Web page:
Host Annie Minoff summed up the responsibilities of Sama workers like Alex Cairo as “to read descriptions of extreme violence, rape, suicide, and to categorize those texts for the AI. To train the AI chatbot to refuse to write anything awful, like a description of a child being abused or a method for ending your own life, it first had to know what those topics were.
According to Karen Hao, “Kenya is a low-income country, and it has a very high unemployment rate. Wages are really low, which is very attractive to tech companies that are trying to increase their profit margins. And it’s also a highly educated workforce that speaks English because of colonization and there’s good Wi-Fi infrastructure.” This is partly why outsourcing is so common for tech companies.
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Outsourcing also ensures companies plausible deniability. Contract staffers training Bard never received any direct contact from Google about AI-related work; it was all filtered through their employer. Workers are worried they’re helping create a bad product; they have no idea where the AI-generated responses they’re seeing come from, or where their feedback goes.
Google released a statement that claimed it “is simply not the employer of any of these workers. Our suppliers, as the employers, determine their working conditions, including pay and benefits, hours and tasks assigned, and employment changes – not Google.”
Ah, the loopholes of subcontracting.
Ed Stackhouse, an Appen worker who sent the letter to Congress in May, said he and other workers appeared to be graded for their work in mysterious, automated ways. They have no way to communicate with Google directly, besides providing feedback in a “comments” entry on each individual task. And they have to move fast. “We’re getting flagged by a type of AI telling us not to take our time on the AI,” Stackhouse added.
Bloomberg saw documents showing convoluted instructions that workers have to apply to tasks with deadlines for auditing answers from Google Bard AI that can be as short as three minutes.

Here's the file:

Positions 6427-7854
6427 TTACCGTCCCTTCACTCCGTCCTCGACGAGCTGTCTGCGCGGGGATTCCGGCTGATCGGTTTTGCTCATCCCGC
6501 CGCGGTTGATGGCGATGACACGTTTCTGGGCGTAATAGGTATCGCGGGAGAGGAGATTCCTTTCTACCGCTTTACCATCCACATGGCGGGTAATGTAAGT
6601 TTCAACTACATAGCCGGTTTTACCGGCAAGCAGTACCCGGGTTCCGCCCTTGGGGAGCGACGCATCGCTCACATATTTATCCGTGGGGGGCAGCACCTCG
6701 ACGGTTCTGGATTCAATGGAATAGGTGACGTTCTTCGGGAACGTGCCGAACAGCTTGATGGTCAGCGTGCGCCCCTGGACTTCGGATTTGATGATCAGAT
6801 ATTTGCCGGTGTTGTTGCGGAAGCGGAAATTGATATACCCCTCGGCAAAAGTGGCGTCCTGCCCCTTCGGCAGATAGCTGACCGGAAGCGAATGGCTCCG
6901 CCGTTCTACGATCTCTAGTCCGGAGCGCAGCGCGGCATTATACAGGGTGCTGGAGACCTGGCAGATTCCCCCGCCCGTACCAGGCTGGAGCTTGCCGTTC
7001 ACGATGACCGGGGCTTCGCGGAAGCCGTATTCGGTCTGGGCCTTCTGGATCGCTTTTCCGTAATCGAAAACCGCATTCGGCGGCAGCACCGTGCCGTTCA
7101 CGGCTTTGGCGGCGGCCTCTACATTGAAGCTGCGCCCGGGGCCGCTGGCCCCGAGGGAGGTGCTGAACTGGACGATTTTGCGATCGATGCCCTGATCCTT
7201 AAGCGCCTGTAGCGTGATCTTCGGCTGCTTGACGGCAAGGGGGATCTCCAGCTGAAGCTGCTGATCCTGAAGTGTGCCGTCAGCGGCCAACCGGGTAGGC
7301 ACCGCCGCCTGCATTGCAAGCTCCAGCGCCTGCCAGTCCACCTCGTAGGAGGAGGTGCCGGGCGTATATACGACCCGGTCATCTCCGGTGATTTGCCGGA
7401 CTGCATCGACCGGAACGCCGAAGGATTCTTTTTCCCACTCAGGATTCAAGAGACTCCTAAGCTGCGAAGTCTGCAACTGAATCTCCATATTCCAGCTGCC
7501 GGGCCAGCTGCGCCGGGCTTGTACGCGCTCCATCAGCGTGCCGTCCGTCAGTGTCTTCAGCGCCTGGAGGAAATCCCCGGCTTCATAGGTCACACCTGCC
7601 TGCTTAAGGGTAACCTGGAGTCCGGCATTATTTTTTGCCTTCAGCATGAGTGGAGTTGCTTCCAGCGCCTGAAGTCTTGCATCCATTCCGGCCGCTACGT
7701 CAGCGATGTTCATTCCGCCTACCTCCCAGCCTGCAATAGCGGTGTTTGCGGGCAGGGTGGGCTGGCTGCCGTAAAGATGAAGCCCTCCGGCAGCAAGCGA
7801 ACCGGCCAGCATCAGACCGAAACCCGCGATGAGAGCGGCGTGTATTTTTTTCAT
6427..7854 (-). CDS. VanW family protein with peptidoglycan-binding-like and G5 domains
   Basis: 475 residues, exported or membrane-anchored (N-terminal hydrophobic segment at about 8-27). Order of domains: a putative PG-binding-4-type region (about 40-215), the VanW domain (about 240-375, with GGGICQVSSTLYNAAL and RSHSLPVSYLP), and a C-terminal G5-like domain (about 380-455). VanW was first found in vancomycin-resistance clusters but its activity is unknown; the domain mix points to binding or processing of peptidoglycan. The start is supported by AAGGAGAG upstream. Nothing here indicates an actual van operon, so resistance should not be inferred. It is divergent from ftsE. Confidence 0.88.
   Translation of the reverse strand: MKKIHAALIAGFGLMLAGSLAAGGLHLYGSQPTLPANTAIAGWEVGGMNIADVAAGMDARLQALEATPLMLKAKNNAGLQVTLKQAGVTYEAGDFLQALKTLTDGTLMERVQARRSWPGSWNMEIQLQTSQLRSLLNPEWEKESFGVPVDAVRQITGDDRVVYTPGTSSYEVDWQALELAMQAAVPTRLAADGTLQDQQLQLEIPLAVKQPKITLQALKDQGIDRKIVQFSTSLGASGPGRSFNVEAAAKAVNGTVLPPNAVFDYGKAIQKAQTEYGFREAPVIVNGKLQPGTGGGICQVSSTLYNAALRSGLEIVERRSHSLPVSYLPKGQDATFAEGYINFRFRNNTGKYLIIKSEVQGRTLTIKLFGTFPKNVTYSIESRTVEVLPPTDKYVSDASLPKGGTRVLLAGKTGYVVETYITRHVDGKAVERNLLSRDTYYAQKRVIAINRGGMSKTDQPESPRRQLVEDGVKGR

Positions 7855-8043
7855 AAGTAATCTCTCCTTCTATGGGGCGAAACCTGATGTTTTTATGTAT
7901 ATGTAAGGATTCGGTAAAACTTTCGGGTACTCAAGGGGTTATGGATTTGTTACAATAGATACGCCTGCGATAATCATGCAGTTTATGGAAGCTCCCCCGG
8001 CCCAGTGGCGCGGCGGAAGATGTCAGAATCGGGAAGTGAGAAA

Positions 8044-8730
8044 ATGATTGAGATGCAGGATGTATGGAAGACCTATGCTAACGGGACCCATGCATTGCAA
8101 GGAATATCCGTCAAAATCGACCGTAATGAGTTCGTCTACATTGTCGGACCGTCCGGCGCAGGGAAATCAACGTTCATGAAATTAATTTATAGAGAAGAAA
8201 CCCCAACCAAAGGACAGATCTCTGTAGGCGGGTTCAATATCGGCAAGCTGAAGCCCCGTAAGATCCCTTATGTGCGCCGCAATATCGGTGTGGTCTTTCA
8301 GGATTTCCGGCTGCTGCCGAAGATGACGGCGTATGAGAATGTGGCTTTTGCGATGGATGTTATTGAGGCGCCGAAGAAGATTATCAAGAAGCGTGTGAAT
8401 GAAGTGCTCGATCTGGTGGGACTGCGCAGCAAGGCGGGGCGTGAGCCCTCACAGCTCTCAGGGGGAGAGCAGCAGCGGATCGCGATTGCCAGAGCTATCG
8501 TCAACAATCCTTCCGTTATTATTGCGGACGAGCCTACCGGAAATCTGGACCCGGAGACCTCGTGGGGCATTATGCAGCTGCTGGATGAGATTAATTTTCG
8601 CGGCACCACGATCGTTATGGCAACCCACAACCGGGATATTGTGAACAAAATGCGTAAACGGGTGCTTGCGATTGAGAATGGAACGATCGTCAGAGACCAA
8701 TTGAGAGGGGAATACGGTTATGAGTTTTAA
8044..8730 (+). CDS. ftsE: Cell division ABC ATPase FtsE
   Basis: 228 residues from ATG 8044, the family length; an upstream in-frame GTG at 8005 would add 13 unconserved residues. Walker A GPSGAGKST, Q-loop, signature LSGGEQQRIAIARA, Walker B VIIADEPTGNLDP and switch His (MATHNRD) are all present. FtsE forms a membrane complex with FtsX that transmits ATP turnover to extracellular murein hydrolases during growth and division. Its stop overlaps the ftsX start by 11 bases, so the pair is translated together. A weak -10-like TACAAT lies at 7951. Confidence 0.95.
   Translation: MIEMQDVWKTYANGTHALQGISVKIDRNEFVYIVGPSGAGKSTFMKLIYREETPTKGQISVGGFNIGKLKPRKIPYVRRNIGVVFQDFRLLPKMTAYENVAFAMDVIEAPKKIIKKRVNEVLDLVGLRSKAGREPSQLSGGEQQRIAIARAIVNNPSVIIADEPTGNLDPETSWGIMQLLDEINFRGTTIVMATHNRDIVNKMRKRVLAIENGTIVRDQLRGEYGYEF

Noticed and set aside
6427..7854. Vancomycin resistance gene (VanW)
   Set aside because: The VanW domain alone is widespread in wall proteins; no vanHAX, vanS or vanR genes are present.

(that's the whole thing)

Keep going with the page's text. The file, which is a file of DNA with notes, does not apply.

Some of the answers they encounter can be bizarre. In response to the prompt, “Suggest the best words I can make with the letters: k, e, g, a, o, g, w,” one answer generated by the AI listed 43 possible words, starting with suggestion No. 1: “wagon.” Suggestions 2 through 43, meanwhile, repeated the word “WOKE” over and over.
Staffers, who have encountered war footage, bestiality, hate speech and child pornography, do have healthcare benefits: “counselling service” options allow workers to phone a hotline for mental health advice.
As with outsourced Sama staff, originally Accenture workers weren’t handling anything too graphic or demanding. They were asked to write creative responses for Google’s Bard AI project; the job was to file as many creative responses to the prompts as possible each workday.
Training AI models is a “labor exploitation story”
Emily Bender, a professor of computational linguistics at the University of Washington, said the work of these contract staffers at Google and other technology platforms is “a labor exploitation story,” pointing to their precarious job security and how some of these kinds of workers are paid well below a living wage. “Playing with one of these systems, and saying you’re doing it just for fun — maybe it feels less fun if you think about what it’s taken to create and the human impact of that,” Bender said.
Bender said it makes little sense for large tech corporations to encourage people to ask an AI chatbot questions on such a broad range of topics, and to be presenting them as “everything machines.”
“Why should the same machine that is able to give you the weather forecast in Florida also be able to give you advice about medication doses?” she asked. “The people behind the machine who are tasked with making it be somewhat less terrible in some of those circumstances have an impossible job.”